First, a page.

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California State Capitol. (Kevin Sanders for California Globe)

California’s Three Historical Entities: What’s the Difference?

Identification, registration, and preservation of California’s cultural heritage

By Chris Micheli, September 14, 2020 9:56 am

California has three historical-related entities: State Historical Resources Commission, California Historical Records Advisory Board, and State Historical Building Safety Board. What’s the difference?

State Historical Resources Commission

Public Resources Code Division 5, Chapter 1, Article 2 concerns historical resources. Section 5020 specifies that the Historical Landmarks Advisory Committee is continued in existence as the State Historical Resources Commission and that any reference in law to the Advisory Committee is now deemed to refer to the Commission

According to the SHRC, it is a nine-member state review board whose members are appointed by the Governor. Its general responsibilities are for the identification, registration, and preservation of California’s cultural heritage. Five members of the SHRC must be recognized professionals in history, pre-historic archaeology, architectural history, and restoration architecture. One member must be knowledgeable in ethnic history; one member must be knowledgeable in Folklife; two members are required to represent the public or possess expertise in necessary fields.

These nine commissioners serve until the time they either resign or are replaced by the Governor. The Commission’s executive secretary is the State Historic Preservation Officer. The Commission generally meets four times per year.

California Historical Records Advisory Board

Government Code Title 2, Division 3, Part 2, Chapter 3, Article 4 establishes the State Archives in Sections 12220 to 12237, which were added in 1945. Section 12231 requires the Secretary of State to consult with and give consideration to the recommendations of the California Historical Records Advisory Board, which serve in an advisory capacity to the Secretary of State.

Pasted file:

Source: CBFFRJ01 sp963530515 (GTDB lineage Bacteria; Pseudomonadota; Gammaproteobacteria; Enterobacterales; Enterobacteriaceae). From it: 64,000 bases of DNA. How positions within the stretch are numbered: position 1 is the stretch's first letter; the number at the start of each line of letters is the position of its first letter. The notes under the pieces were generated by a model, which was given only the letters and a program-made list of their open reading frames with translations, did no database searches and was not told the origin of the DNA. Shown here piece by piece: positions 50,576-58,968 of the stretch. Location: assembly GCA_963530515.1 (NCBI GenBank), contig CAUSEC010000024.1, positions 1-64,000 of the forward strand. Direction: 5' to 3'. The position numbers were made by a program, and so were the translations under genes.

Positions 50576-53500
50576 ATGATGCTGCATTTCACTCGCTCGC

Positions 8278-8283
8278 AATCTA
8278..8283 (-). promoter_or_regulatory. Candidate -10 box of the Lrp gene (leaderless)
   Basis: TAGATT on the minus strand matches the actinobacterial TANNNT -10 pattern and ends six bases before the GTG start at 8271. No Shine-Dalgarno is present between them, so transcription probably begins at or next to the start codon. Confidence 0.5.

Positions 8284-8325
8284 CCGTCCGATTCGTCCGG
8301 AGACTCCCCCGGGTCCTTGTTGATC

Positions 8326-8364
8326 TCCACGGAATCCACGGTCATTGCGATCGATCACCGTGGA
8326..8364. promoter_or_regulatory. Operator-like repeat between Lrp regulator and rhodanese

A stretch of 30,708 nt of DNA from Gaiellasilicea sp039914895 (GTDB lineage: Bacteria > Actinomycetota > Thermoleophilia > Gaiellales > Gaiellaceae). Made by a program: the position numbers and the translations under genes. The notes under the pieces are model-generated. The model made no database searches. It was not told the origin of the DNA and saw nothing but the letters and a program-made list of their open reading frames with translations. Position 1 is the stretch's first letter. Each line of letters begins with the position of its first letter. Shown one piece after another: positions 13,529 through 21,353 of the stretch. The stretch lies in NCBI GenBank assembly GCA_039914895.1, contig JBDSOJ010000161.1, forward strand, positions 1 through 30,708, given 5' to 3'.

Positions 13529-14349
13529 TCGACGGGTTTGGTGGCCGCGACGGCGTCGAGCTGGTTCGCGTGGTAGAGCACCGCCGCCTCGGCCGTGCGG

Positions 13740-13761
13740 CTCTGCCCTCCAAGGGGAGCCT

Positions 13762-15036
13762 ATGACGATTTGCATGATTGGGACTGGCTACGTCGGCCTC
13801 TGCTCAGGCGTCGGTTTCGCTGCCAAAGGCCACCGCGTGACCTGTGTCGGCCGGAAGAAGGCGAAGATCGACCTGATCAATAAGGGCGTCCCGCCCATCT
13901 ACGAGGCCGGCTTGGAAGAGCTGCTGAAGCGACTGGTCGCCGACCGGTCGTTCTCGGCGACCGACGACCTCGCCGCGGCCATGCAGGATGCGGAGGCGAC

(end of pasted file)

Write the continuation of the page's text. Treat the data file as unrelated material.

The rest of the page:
In addition, Section 12232 requires the Secretary of State to utilize the Advisory Board to advice, encourage, and coordinate the activities of the county historical records commissions. The chairs or designees of each county historical records commission may attend an annual meeting at state expense to receive advice in the preservation of local government archives and public library collections of historical materials.

According to the California Historical Records Advisory Board, it is one of more than fifty similar boards that are active in all of the states that were created by the National Historical Publications and Records Commission, which is the grant funding branch of the National Archives.

State Historical Building Safety Board

Health and Safety Code Division 13, Part 2.7 sets forth the State Historical Building Code. Section 18960 established the State Historical Building Safety Board as a unit within the Division of the State Architect. This Board is composed of qualified experts in their respective fields who are required to represent various state and local public agencies, professional design societies, and building and preservation-oriented organizations.

The Board is required to act as a consultant to the State Architect and make recommendation, as well as serve as a review body to state and local agencies with respect to interpretations. According to the State Historical Building Safety Board (SHBSB), it is to provide regulations and standards for the rehabilitation, preservation, restoration (including related reconstruction) or relocation as applicable to all historical buildings, structures and properties deemed of importance to the history, architecture, or culture of an area by an appropriate local or state governmental jurisdiction.

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One thought on “California’s Three Historical Entities: What’s the Difference?

  1. A fourth suggested entity might be the State Historic Preservation Office (SHPO), which similar to the State Historical Resources Commission, falls under the California Office of Historic Preservation (OHP). The SHPO assists the Commission in accomplishing its goals and duties by developing and administering a program of public information, education, training, and technical assistance. The SHPO also serves as Executive Secretary to the Commission and is responsible for developing an administrative framework for the Commission and implementing the Commission’s preservation programs and priorities.

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